An aerial view of most urban areas shows swathes of asphalt, black tar and gravel-ballasted rooftops. Heat radiates off of the dark roofs, and water rushes over the hard, hopefully impermeable surfaces. Yet, there is a new trend that breaks up the monotony of common roofs: green rooftops. Long popular in Europe, green rooftops have begun to appeal to homeowners, businesses and even cities as an attractive way to promote environmentalism while solving the problems of conventional roofs. Green roofs supplement traditional vegetation without disrupting urban infrastructure -- they take a neglected space and make it useful.
Green roofs last longer than conventional roofs, reduce energy costs with natural insulation, create peaceful retreats for people and animals, and absorb storm water, potentially lessening the need for complex and expensive drainage systems. On a wider scale, green roofs improve air quality and help reduce the Urban Heat Island Effect, a condition in which city and suburban developments absorb and trap heat. Anyone who has walked across a scalding parking lot on a hot, summer day has felt one effect of an Urban Heat Island.
The layers of a green roof must, like any roof, accommodate drainage and protect the building from the elements with a waterproof membrane. But they also must create a growing area and potentially provide support, irrigation and root protection barriers while staying as light as possible.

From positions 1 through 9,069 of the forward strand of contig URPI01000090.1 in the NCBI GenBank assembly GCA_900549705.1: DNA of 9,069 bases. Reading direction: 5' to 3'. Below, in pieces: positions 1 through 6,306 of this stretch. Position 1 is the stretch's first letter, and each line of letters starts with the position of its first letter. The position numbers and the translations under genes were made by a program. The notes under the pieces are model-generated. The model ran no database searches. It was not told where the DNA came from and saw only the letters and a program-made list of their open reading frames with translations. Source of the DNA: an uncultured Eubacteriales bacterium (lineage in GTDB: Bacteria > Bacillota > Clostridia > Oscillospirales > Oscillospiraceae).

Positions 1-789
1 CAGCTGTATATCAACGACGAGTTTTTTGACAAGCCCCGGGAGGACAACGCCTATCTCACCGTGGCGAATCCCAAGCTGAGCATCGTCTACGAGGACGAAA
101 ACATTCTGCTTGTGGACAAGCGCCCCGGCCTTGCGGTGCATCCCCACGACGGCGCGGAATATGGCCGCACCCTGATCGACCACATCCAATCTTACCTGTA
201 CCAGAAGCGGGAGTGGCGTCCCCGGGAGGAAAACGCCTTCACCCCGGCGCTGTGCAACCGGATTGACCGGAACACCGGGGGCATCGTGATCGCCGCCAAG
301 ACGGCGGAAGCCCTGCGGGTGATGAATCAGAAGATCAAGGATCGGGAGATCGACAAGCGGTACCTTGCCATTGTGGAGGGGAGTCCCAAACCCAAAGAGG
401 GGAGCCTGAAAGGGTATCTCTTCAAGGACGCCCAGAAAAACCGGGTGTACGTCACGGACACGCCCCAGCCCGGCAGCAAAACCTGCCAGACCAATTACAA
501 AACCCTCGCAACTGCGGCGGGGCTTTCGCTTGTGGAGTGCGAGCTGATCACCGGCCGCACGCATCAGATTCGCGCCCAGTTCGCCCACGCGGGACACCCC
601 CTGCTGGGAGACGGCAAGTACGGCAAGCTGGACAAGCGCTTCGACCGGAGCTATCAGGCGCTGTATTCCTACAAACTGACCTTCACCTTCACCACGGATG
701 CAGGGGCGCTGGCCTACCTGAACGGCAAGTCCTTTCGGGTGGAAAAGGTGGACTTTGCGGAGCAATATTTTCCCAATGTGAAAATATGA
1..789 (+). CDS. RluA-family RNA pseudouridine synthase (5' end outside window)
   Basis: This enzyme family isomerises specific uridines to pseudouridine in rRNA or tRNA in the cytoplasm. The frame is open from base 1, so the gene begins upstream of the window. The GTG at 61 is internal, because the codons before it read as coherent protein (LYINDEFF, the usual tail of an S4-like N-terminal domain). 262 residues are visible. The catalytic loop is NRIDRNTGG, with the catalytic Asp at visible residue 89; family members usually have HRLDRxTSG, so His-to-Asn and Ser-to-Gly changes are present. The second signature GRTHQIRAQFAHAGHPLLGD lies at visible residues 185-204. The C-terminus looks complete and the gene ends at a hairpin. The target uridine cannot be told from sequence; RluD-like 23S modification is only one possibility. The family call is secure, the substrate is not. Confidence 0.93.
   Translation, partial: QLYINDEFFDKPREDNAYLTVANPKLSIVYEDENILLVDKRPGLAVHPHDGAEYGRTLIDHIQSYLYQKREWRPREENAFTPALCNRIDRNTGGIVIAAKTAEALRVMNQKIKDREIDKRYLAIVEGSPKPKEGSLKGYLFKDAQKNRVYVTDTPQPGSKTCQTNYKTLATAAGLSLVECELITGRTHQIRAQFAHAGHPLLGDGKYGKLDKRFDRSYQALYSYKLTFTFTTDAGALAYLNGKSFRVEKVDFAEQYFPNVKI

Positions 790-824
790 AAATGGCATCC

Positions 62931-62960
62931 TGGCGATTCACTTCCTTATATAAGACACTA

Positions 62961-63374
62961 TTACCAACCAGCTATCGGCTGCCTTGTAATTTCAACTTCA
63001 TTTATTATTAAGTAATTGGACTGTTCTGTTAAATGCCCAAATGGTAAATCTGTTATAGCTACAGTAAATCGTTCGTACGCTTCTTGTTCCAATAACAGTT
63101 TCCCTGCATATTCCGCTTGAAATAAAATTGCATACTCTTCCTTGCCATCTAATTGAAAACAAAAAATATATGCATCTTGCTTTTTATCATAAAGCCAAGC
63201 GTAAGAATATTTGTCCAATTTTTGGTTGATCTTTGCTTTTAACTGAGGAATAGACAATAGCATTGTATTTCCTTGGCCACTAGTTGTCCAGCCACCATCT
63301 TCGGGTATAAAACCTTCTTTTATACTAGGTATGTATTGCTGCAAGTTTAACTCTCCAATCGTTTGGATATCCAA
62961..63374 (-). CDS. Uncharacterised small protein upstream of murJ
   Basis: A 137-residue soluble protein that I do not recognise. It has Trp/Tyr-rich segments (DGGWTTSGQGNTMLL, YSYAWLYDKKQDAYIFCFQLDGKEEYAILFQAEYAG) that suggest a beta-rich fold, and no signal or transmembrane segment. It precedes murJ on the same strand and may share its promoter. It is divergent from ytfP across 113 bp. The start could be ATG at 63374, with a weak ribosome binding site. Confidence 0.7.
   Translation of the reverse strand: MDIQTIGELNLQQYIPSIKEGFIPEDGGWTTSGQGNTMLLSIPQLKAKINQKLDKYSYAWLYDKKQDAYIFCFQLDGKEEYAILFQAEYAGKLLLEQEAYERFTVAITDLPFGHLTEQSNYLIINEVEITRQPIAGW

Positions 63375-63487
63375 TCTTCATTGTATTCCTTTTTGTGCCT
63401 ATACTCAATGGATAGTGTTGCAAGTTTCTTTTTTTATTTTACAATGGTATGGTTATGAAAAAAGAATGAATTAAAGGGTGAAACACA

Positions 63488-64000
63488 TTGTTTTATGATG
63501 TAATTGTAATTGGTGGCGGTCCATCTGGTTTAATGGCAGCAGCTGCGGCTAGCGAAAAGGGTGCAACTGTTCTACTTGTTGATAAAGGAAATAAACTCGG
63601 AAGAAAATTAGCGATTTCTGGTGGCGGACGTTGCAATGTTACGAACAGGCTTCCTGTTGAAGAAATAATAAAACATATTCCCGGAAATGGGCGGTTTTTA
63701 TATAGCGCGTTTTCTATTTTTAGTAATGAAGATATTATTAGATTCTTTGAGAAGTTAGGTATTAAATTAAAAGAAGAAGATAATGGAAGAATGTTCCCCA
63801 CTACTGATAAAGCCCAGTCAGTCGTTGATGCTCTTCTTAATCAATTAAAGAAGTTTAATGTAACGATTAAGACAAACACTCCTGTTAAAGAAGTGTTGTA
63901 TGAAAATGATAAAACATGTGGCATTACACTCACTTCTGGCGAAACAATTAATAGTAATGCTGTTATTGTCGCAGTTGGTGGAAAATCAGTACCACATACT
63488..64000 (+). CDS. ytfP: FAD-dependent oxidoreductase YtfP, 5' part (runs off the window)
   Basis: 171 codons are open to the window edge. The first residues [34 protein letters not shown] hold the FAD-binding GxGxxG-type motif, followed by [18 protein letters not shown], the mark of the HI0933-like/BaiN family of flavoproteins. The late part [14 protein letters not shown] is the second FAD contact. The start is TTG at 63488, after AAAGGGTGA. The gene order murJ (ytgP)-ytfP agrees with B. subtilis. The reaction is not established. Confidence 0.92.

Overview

Two types of green roof exist: intensive and extensive. Intensive green roofs are essentially elevated parks. They can sustain shrubs, trees, walkways and benches with their complex structural support, irrigation, drainage and root protection layers. The foot or more of growing medium needed for an intensive green roof creates a load of 80-150 pounds (36-68 kilograms) per square foot. Extensive green roofs are relatively light at 15-50 pounds (7-23 kilograms) per square foot. They support hearty native ground cover that requires little maintenance. Extensive green roofs usually exist solely for their environmental benefits and don't function as accessible rooftop gardens.
One of the most famous American green rooftops, Chicago's City Hall, combines extensive, intensive, and the intermediary semi-intensive systems on one retrofitted roof. Under the Mayor's direction, the City of Chicago's Department of Environment City Hall pilot program kicked off a citywide push to support green rooftop systems with incentives and grants.
In the next section, we'll learn about the cost of green roofs and the benefits that make them worth their weight.